Main Menu Audio
Featurette-Behind The Scenes-View Of Indochine
|Year Of Production||1992|
|RSDL / Flipper||RSDL (100:46)||Cast & Crew|
|Region Coding||1,2,3,4,5,6||Directed By||Régis Wargnier|
Linh Dan Pham
|Pan & Scan/Full Frame||None||French Dolby Digital 5.1 (448Kb/s)|
|Widescreen Aspect Ratio||1.85:1|
|Video Format||576i (PAL)|
|Original Aspect Ratio||1.66:1||Miscellaneous|
|Annoying Product Placement||No|
|Action In or After Credits||No|
This is a release which has been the subject of great anticipation around our house. When I first started doing DVD reviews some time ago now, my wife said to me 'If Indochine, ever gets released you had better review it!' and knowing which side my bread is buttered on I jumped at the chance to review this disc when it was released locally by Umbrella. My wife saw this film twice at the cinema when it was originally released in 1991 and has mentioned it a number of times since we have been married. Personally, I had not seen it before reviewing this disc.
This film is a French production filmed entirely on location in Vietnam. It was made in 1991 and won the 1993 Academy Award for Best Foreign Film, the same Golden Globe, was nominated for another Academy Award (Best Actress - Catherine Deneuve) and also won five Cesar Awards with another seven nominations.
The film itself is set in 1930s Vietnam (known as French Indochina), towards the end of France's colonisation of the country and revolves around a rubber plantation owner, Eliane Devries (Catherine Deneuve). She lives on the plantation with her elderly father, Emile (Henri Marteau) and employs many local people as labour on the plantation. Although she could not be described as overly cruel she is tough and treats the local workers as somewhat second class citizens. She was friends with a family of well-to-do Vietnamese who were killed some years before except for their young daughter. Eliane has adopted the daughter, Camille (Linh Dan Pham), who has now grown into a strikingly beautiful young woman. Eliane is good friends with the local police chief, Guy Asselin (Jean Yanne), who is very keen to marry her, but she will not have him. Into this mix comes a young disillusioned naval officer, Jean-Baptiste La Guen (Vincent Perez) who starts an affair with Eliane. Despite a passionate beginning their affair quickly ends, however, Jean-Baptiste becomes reinvolved with the family when he helps Camille after a terrorist attack in Saigon. She falls madly in love with the handsome young officer against her family's wishes. After Jean-Baptiste makes a scene in front of other officers, Eliane uses her influence to have Jean-Baptiste transferred to an outpost in Vietnam. Camille resolves to run away from her impending marriage and follow Jean-Baptiste. It is here that their adventures really begin as Camille sees the state of the local peasants in Vietnam, what they must do to survive and the wanton cruelly of the French colonialists. However, it is the event which occurs once she reaches Jean-Baptiste's outpost that really changes her life completely.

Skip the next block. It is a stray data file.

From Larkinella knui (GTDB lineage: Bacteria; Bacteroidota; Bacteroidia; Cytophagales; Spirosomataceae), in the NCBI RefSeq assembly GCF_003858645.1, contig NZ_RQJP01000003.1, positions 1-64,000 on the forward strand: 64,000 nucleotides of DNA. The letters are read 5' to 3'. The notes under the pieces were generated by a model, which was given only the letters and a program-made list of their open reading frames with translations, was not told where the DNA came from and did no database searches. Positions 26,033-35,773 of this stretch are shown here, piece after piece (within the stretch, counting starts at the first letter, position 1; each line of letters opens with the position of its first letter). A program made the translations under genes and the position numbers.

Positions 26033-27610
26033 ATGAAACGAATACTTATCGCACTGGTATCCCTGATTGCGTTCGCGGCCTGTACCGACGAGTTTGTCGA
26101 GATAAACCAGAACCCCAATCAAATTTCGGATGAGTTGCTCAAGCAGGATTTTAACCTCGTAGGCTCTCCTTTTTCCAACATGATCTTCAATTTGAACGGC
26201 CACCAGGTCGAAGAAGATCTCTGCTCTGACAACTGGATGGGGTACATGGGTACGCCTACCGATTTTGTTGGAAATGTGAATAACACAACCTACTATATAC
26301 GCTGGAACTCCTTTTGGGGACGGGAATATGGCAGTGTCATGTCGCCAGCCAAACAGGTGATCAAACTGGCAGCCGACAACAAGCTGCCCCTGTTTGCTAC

This is a romantic period drama somewhat in the style of The English Patient, although not quite of the incredible quality of that film (one of my Top 10 films). This film strays into melodrama a bit more than I would like, however this is a minor quibble in what is an epic, dramatic, sometimes confronting and magnificently filmed story of the French rule in Vietnam. The character of Eliane represents the French colonialists and Camille represents the new, young and becoming more independent Vietnam. The cinematography and locations are magnificent from the opening scene of a water-borne funeral through some of the most incredible scenery in the world, such as Ha-long Bay. The music is also very good adding significantly to the tone of the film, although it sometimes also plays a part in adding melodrama. The acting is also very strong, evidenced by the Oscar nomination for Deneuve and numerous other acting awards and nominations.